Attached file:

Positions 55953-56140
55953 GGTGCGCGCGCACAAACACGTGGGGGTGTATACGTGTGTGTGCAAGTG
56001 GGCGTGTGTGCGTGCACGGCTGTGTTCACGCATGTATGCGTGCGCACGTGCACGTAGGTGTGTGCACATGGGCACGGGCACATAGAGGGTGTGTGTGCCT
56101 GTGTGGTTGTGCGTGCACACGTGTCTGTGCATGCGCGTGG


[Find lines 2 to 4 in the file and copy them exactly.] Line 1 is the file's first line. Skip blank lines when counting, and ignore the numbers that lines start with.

55953 GGTGCGCGCGCACAAACACGTGGGGGTGTATACGTGTGTGTGCAAGTG
56001 GGCGTGTGTGCGTGCACGGCTGTGTTCACGCATGTATGCGTGCGCACGTGCACGTAGGTGTGTGCACATGGGCACGGGCACATAGAGGGTGTGTGTGCCT
56101 GTGTGGTTGTGCGTGCACACGTGTCTGTGCATGCGCGTGG